Would be nice if there was a dedicated shutter button. It does take very good photos. You can tap the screen to have it adjust focus. Hot spot focusing and quite a lot of camera adjustments/control. It has enough processor power to shoot full HD (1080p) at a cadence of 24-30 fps. Still pics are pretty accurate and very good. Front is a 2MP camera and the rear is an 8 MP camera. More than enough for most users. Unless you want to blow up pics to crazy sizes when printing, this is more than adequate. Then again, you'd carry a DSLR if you wanted that.
S Pen :
I'm sorry, it's not an S - Pen. It's a stylus !! Haven't you heard that before. Well actually there IS a rationale behind the "S Pen". It's not a resistive stylus (only works with pressure) but a capacitive one. It supports varying levels of pressure sensitivity. So you can have varying levels of shades with brushes. Or use a very fine tip that would write as fine as a Pentel 0.5 mm pencil for eg. Try doing that with your finger. The reason it's called an S Pen is because it is NOT a passive stylus but an active one. Active stylus offer more functionality that passive stylii. They are called digital PENS. Because this is made by Samsung, they called it an S Pen. If Apple made it, it would be called an iPen and you would hear angels singing and birds chirping each time you used it. Steve Jobs famously declared that if you used a (resistive implied) stylus, you blew it. You may find ignorant people miaquoting their "gospel". The Galaxy Note combines a capacitive screen and a Wacom digitizer in that same panel. That is incredible. Is there lag ? I've not found it and I can move say 2-5 times per second with a fine tip in a zig-zag fashion and it will not miss a beat. It does need to be held UPTO a certain angle and going beyond that angle makes it appear to "lag" because it did not draw. But it's not lag as far as I can tell.
One handed use :
There are keyboards that allow this to be used more easily. However, the phone is quite big for WALKING and one-handed texting at the same time. You can do it. But you might drop it. Reaching all parts of the screen with one hand is a bad argument and I'll tell you why. If that's an issue, simply arrange your most used apps in a grid size that will fit your hand. You don't HAVE TO put things out of reach. If you do, you simply have more on your screen. In the spirit of android, it's about choice and customization. YOU get to choose and customize things to suit YOU. Don't like the launcher. Change it. Don't like the keyboard. Change it.
Major Criticisms :
No ICS on release (should be released very soon. Likely in 2 weeks. US carriers might delay it further)
Battery should have been 3000 mAh or higher, given that the RAZR MAXX has a 3300 mAH
Copy-paste works pretty bad and is not easy to use often. This is a basic and it needs to be fixed ASAP. I believe it's mostly/completely resolved in the ICS build.
Hardware buttons. And you tend to hit them accidentally which can be annoying. At the min, there should be a quick way to disable/enable them.
Minor Criticisms :
Low speaker volume
No dedicated shutter button
Pen Calibration is a nice to have
Saturation adjustment is a nice to have
Black clipping (when viewing content in the dark and with dark scenes)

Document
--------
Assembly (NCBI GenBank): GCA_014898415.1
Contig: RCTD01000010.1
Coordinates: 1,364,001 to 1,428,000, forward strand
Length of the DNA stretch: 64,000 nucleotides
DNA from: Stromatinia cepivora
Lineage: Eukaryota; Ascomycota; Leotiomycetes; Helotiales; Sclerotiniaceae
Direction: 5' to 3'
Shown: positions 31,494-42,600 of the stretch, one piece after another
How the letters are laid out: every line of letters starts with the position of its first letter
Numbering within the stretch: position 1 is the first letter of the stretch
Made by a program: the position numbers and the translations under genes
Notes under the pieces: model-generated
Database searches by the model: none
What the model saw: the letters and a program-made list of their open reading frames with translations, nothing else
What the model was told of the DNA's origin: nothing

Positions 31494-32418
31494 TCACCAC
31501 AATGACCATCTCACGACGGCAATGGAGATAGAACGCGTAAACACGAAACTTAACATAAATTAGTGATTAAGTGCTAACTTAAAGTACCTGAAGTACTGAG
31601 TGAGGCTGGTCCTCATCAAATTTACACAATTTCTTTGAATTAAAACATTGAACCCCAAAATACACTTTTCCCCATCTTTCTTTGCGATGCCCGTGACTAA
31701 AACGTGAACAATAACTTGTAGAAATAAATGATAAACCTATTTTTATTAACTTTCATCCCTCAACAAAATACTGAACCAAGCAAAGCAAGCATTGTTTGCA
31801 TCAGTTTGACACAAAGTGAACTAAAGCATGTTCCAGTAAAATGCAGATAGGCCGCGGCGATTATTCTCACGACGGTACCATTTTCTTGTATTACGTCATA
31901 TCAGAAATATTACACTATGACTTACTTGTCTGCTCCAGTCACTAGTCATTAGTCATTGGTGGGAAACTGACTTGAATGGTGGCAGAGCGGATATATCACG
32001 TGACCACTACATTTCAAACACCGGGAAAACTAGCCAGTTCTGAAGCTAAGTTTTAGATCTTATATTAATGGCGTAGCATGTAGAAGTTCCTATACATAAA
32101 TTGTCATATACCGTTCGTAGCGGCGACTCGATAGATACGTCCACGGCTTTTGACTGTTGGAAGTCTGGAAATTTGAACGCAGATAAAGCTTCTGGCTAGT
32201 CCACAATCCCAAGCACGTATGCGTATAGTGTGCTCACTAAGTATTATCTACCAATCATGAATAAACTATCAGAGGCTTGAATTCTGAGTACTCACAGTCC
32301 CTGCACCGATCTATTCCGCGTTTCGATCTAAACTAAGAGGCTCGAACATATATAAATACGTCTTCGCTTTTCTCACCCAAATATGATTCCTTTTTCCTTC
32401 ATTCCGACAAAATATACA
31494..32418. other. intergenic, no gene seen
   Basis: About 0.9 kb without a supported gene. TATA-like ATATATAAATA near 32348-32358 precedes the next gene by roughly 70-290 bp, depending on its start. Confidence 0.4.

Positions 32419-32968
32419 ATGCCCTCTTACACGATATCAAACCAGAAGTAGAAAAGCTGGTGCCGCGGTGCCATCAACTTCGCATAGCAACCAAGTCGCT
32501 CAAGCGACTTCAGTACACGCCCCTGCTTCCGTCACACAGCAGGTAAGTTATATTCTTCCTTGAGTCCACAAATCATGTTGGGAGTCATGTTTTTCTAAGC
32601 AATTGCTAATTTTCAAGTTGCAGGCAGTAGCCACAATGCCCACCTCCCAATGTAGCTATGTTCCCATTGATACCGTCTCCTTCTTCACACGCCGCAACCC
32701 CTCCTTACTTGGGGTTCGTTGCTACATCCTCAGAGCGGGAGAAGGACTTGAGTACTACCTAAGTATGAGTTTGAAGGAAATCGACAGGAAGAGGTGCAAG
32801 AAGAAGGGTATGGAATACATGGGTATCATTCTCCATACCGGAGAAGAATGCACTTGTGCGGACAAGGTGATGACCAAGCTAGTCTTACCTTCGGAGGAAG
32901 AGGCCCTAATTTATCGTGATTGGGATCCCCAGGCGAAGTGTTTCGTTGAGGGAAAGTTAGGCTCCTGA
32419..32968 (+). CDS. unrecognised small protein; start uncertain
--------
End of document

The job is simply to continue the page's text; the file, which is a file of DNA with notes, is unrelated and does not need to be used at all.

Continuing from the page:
S Memo is slow to load. The color palette chooser needs to be bigger or it becomes cumbersome to pick.
Better and more S Pen apps. That is coming with the Premium suite though. Very soon, apparently.
Testimonies of iPhone users that have switched to the Galaxy Note:
I cannot post links here or Amazon will remove it. So.... Google the following terms :
iSource Galaxy Note over sized iPhone killer
Joshua Galaxy Note electronic adult_ery (remove the underscore)
sold iPhone switched to Galaxy Note
Phonedog 30 day galaxy note challenge (then see the aftermath vid; he went back and got it as his primary device)
Final Words :
This is an outstanding convergence device and a flagship Android smartphone at that. If you are not brand loyal and you don't buy devices to suit the public image but to make YOU happy, then you should ask yourself if you can trade in a little comfort for a VERY REWARDING bump that comes with the screen size. Ask yourself if the reward is worth the tradeoff in comfort. Figure out by pocket testing and hand testing how much the tradeoff is. Make a mental note that the hand testing, as far as size goes will go away rapidly and LARGE will become normal. And normal will become small to ridiculously tiny. Consider how much you TALK versus how much you use the internet / data. Determine if you are a heavy one-handed user. To see it as a too-small for a tablet, too big for a phoneas an argument is the dependent on your need. Are you someone who is already carrying a tablet daily and don't mind doing so ? If yes, then do you have a data plan for the tablet. If yes, then you might as well have a plain small dumbphone without a data plan and that would save you money and give you even better comfort. There are people who downplay tablets and say they'd rather get a Netbook instead. The reason I mention this is just to show you that for someone that has a valid reason for carrying a device, there are others who will come out from the woodwork to criticize it and say what THEY think is better. It all depends on YOUR USE CASE If you talk a lot and use the phone one handed a lot (esp the latter), then you might not like it. You can always get a BT headset if you're concerned about a few ignorant strangers who might laugh at you. Chances are they will look back in 1-2 yrs and wonder how they got along with their smaller devices. The only way you'll know is if you ACTUALLY USE it as your device for at least 1 week. You'll almost surely get over the size issue (if you have that) anywhere between 1 hour to 7 days. Once you get used to it, you will not be able to go back to a smaller device. As an owner I can tell you that I'm not the only owner saying this. Google and find out for yourself. I hope you found this lengthy review to be helpful.